The University of Alaska Fairbanks has selected six people to honor during its 2023 commencement weekend in May.
Richard Chalyee Éesh Peterson and Helen (Dick) MacLean will receive honorary doctorates, which recognize recipients’ lasting contributions to the state and nation, and significant achievements in their respective disciplines.
Helen (Dick) MacLean
Helen (Dick) MacLean will receive an honorary Doctor of Education degree. She was born in 1945 in a tent at spring camp and grew up in Lime Village, which is located along the Stony River in Southwest Alaska. Elders trained MacLean in the Dena’ina language, and she was charged as a young girl to be a culture bearer. For decades, MacLean has worked with students of all backgrounds, from preschoolers to college students. She is a master instructor of the Dena’ina language and has a long history of working with doctoral students as a mentor and advisor. She was the primary instructor in two films, “Living Dena-ina” and “Dena’ina Birch Baskets.” She has served as an elder advisor to UAF’s rural development seminars and has been vital in developing Dena’ina curriculum for university courses. She is considered the most skilled living Dena’ina first language speaker and is known for her ability to bridge Western pedagogy and Indigenous ways of knowing.
Richard Chalyee Éesh Peterson
Richard Chalyee Éesh Peterson will receive an honorary Doctor of Laws degree. He is Tlingit from the Kaagwaantaan clan, Eagles Nest house, and a lifelong resident of Southeast Alaska. He grew up in Kasaan, a community on Prince of Wales Island, and became the youngest mayor in Alaska in 1997. He has served as president of the Central Council of the Tlingit and Haida Indian Tribes of Alaska, a federally recognized tribe in Southeast Alaska, since 2014. With a strong background in public service and entrepreneurship, he leads the largest regional tribe in the state with a focus on economic development, tribal sovereignty and community sustainability. His innovative approach to supporting Southeast Alaska communities through the COVID-19 pandemic has been adopted and recognized as a template for best practices in tribal disaster response by the Federal Emergency Management Agency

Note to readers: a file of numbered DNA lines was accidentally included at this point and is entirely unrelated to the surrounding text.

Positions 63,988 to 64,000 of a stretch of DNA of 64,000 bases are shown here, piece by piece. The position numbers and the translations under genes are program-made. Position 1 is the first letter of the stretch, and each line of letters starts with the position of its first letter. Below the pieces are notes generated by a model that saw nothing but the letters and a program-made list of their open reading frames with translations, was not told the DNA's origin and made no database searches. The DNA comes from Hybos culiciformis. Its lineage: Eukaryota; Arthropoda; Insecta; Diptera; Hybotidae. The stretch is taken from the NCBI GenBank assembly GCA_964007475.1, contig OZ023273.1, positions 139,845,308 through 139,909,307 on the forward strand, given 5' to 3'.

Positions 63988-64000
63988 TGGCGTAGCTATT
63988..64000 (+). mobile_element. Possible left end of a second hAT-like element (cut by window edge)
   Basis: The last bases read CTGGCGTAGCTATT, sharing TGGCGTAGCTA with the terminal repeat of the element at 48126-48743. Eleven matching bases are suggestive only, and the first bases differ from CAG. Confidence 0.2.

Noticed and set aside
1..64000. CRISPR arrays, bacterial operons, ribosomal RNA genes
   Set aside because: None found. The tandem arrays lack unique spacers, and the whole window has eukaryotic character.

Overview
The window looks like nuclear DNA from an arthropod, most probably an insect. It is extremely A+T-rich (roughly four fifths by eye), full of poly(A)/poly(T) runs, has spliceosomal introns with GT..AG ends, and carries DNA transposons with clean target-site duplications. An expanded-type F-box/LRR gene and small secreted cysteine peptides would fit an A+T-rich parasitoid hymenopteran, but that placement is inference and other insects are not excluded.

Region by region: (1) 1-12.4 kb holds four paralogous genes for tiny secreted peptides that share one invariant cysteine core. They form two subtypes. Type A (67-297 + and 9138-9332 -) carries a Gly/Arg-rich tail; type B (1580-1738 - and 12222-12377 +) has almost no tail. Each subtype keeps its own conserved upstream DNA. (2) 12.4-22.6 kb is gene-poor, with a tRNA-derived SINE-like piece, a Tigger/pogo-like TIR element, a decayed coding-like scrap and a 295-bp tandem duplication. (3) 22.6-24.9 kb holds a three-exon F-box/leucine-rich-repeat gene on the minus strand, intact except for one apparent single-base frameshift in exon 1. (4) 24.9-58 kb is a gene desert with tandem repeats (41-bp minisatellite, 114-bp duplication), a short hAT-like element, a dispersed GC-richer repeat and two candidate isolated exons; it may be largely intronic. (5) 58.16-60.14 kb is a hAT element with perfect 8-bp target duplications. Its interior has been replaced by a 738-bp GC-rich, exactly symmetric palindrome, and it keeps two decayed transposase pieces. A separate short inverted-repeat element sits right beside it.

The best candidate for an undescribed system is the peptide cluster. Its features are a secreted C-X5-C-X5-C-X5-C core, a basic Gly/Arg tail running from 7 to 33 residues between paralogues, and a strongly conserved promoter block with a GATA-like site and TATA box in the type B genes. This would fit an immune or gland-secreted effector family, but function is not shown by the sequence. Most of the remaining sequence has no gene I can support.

Joan Braddock, Carl Benson, Jason Gootee and Ron Inouye will receive Meritorious Service Awards, which recognize service to the university or an Alaska community.
Microbiologist and UAF alumna Joan Braddock has been a part of the UAF community for more than four decades. She earned her doctorate in oceanography from UAF in 1989 and joined the faculty the following year. Her scientific research focused on bioremediation of environmental contaminants, especially petroleum. Throughout her career, she served as a professor and then dean of the College of Natural Science and Mathematics. She retired with emeritus status in 2009. In addition to being a donor and consistent volunteer at the university, Braddock has returned twice to provide temporary leadership to units with vacancies: once as interim dean of the College of Fisheries and Ocean Sciences and another as director of the University of Alaska Press.
Alumnus Jason Gootee has remained an active part of UAF since he graduated in 2005. He is a past president of the UAF Alumni Association Board of Directors, currently chairs the UAF Chancellor’s Board of Advisors and serves as a director on the University of Alaska Foundation Board of Directors. Gootee, who is Moda Health’s vice president for sales and strategic marketing development, lives in Oregon with his wife, Katie, and their four children but returns frequently to Fairbanks. He is an avid hockey fan and, together with his father, established the Gootee Family Hockey Scholarship to support UAF student-athletes.
Ron Inouye has served the university for many years as both an employee and an advocate. His university career started in 1970 as an instructor at the Ketchikan Community College. Prior to his 17 years at the Rasmuson Library’s Alaska and Polar Regions Collections, he also worked at the UAF Center for Northern Educational Research. At the library, many of his years were dedicated to indexing Alaska’s periodicals. Today, the index is widely used by historians, researchers and students. During his time there, he also served as the interviewer for numerous oral history recordings. Inouye is a philanthropist and volunteer for numerous university and community organizations, serving with the Friends of the University of Alaska Museum of the North and the Rasmuson Library’s Rare Book Endowment Committee.
Professor emeritus Carl Benson has been associated with UAF for more than 60 years. His career as a researcher and professor of geophysics and geology has been marked by significant contributions to snow and ice science in Alaska, Greenland and Antarctica. He taught and mentored some of today’s leading scientists in the field. He worked at the university from 1960 until 1987, including a three-year term as chairman of the Department of Geology and Geophysics, and has continued his research, teaching and service long after retirement. He continues to give guest lectures and attend graduate student thesis and dissertation defenses. He and his wife, Ruth, are donors, volunteers and participants in the UAF community. Outside UAF, he is active in civic issues, sharing information via public testimony and newspaper columns.